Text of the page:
I'm using VMWare to emulate Ubuntu on my Leopard Mac OS X.

The IP address changes everytime I put the Mac to sleep.

I was wondering if I can avoid that.

  • You're virtualizing Ubuntu, not emulating it... just for correctness :-) – Josh Dec 30 '10 at 18:59

You can do this -- just configure the Ubuntu virtual machine with a static IP. The choice of IP will depend on the network you're connecting to... You didn't mention if you were using a NAT or Bridged connection, and the choice of IP will different based on that. I can provide specific instructions if you like, but, they'll be all things you do within the Ubuntu VM, not within the Mac environment. (So you may find better luck asking on http://askubuntu.com or https://unix.stackexchange.com/)

You could also install the "avahi-daemon" package in Ubuntu and then you won't need to remember the VM's IP address, you can use vm-hostname.local as if it were a Mac with Bonjour.

EDIT: I see you're using a NAT interface. I typed up a long list of instructions only got get stuck on the final step. I'll do more research into this, but in the meantime, here's some instructions which I have not tested, but might work on the Mac side...

Here's incomplete instructions, I will finish them up shortly:

VMware Susion starts assigning IPs via DHCP at .128 (at least on my machine). The first three octets of the IPs are defined by a network probe which happened when you installed VMware, so you'll want to determine what network VMware chose for you, and then choose an IP underneath the range VMware assigns via DHCP to avoid conflicts:

  1. Determine what network VMware chose: In the Ubuntu Virtual Machine, choose System > Administration > Network Tools. In the window that appears, under "Network Device", choose "Ethernet Interface (eth0)". In the list below, look for "IPv4". Look at the IP address in the right hand column, and make note of the first three octets (numbers between the dots). On my machine, this is: 172.16.1

  2. Choose a new static IP: You can make up any number from 2 to 127 which will be appended to the network from step 1, as long as it doesn't conflict with any other static IPs you have assigned. Let's say you choose 15, because I like the number 15. In my example your static IP would then be

  3. Configure Ubuntu to use a static IP: Go to System > Preferences > Network Connections in the Ubuntu VM. Under "Wired" choose "Auto eth0" and click "edit". Go to "IPv4 Settings" and set "Method:" to "Manual". Next to "Addresses", click the "Add" button. In the new row that appears, under "Address", enter the IP you close ( in my example). Under Netmask, enter Under gateway, enter the first three octets of your IP, followed by .1. (In my example, the gateway would be Under DNS Servers, enter... oh, crap, this is being provided by DHCP. Let me figure out a way to make this work :-/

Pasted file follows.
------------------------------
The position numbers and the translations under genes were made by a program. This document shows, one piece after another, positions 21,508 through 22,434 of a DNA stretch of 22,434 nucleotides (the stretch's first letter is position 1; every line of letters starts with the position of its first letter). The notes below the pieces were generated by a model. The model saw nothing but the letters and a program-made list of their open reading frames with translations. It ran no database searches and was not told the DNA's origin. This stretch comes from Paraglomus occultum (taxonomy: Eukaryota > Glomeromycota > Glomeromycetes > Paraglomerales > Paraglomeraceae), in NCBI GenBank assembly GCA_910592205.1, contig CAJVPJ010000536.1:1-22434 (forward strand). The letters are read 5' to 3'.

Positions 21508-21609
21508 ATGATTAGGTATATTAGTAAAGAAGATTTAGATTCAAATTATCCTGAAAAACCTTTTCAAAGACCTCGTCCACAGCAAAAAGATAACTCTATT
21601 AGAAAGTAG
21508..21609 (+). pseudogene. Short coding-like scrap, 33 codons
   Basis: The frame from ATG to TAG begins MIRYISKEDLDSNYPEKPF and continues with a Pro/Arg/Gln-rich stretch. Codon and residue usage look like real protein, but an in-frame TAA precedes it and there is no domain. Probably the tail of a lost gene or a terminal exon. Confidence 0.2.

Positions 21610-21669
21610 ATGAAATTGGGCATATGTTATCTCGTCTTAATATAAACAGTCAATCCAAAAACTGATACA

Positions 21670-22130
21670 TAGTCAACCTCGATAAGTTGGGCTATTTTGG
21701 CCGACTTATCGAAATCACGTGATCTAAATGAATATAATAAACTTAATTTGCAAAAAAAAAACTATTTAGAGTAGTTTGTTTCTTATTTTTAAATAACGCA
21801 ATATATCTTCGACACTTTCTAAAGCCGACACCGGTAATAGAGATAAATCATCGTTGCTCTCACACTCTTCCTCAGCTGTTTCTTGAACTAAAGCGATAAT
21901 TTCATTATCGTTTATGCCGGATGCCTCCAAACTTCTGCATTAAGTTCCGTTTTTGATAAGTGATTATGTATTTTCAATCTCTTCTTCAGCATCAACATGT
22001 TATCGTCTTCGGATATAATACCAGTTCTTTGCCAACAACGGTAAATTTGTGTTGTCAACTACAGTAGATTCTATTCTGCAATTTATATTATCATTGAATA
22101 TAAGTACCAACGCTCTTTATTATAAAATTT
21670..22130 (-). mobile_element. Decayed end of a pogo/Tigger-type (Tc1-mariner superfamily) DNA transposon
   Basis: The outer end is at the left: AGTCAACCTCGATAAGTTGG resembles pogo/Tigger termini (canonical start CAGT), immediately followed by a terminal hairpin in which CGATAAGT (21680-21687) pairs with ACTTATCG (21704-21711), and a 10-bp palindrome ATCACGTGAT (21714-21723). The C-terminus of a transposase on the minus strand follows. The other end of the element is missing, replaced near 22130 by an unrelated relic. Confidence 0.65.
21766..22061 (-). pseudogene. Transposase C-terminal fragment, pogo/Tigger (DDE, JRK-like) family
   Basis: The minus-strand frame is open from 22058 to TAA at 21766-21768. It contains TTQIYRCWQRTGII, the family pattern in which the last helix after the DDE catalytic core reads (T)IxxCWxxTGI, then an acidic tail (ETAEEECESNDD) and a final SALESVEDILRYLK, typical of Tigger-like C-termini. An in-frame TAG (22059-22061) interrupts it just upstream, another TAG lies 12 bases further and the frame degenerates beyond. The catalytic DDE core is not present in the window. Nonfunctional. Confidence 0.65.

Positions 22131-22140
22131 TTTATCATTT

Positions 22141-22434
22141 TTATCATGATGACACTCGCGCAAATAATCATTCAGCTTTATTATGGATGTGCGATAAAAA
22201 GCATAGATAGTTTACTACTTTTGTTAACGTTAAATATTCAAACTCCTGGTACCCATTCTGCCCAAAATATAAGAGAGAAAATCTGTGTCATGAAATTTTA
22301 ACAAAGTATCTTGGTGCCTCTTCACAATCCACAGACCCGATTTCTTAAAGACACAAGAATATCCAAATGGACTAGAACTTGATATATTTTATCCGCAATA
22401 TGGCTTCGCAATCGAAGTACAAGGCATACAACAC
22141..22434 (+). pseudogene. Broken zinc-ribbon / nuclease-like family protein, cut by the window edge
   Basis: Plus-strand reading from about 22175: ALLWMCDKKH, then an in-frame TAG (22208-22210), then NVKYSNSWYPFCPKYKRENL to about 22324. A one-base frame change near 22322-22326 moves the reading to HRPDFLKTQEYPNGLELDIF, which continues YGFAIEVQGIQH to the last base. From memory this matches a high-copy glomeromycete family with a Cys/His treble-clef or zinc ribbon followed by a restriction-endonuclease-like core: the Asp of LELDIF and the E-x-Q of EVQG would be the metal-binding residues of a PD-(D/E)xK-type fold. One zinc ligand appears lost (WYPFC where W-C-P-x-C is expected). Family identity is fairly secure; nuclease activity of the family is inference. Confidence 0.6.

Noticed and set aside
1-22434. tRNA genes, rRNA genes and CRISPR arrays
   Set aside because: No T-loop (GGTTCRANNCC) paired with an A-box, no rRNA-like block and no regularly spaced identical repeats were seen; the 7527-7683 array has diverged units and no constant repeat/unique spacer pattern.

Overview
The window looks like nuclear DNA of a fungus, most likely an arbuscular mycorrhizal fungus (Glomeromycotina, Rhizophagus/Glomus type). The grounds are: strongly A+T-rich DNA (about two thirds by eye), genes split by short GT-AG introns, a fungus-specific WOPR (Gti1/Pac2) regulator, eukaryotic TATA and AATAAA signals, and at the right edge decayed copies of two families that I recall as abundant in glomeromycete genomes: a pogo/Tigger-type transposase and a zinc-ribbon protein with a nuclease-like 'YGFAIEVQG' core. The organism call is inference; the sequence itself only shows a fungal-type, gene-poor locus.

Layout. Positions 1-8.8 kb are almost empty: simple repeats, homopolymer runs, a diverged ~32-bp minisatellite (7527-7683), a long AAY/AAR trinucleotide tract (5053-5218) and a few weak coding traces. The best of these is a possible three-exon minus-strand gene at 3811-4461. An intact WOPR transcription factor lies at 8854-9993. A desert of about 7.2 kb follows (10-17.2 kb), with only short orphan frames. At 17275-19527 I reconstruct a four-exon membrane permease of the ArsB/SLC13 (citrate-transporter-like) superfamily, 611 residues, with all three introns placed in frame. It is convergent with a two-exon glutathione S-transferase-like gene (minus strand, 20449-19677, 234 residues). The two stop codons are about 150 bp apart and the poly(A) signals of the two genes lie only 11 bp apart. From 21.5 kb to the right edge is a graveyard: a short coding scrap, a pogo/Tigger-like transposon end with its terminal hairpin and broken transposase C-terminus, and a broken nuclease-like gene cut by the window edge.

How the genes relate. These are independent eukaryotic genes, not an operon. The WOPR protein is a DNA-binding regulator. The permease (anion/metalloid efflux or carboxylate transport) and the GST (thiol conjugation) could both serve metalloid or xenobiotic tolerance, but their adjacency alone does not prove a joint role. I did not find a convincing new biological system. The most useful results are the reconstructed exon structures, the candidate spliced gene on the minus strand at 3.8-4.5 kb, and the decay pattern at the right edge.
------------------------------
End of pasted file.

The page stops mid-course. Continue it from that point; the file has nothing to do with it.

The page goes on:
• I'm using NAT connection. So what are the necessary steps ? – aneuryzm Dec 31 '10 at 14:47
  • @Patrick: I am almost done with instructions, but got stuck. Look for an update soon! – Josh Dec 31 '10 at 18:07
  • thanks very very much for your time. I will wait for the complete version! – aneuryzm Jan 1 '11 at 14:37

To complement on Josh’s post, the answer is yes, but it depends.

Technically speaking, any OS inside a VM has direct access to either the network card or a private network created by the host OS. In either case, you can configure your VM to have any IP address you want.

Now I assume you want to have your VM with the same IP all the time, so you should switch to bridged connection, which will make the VM believe that it has a dedicated network card that you can later configure as you please. In fact, for the rest of the network, the machine will be a regular computer. VMWare will take care of the virtualization and the virtual Network Card (NIC).

  • So I'm using NAT connection. So if I've understood well, It is not about VMWare configuration but about Ubuntu network configuration.. I can ask on ubuntu forums ? – aneuryzm Dec 31 '10 at 14:48

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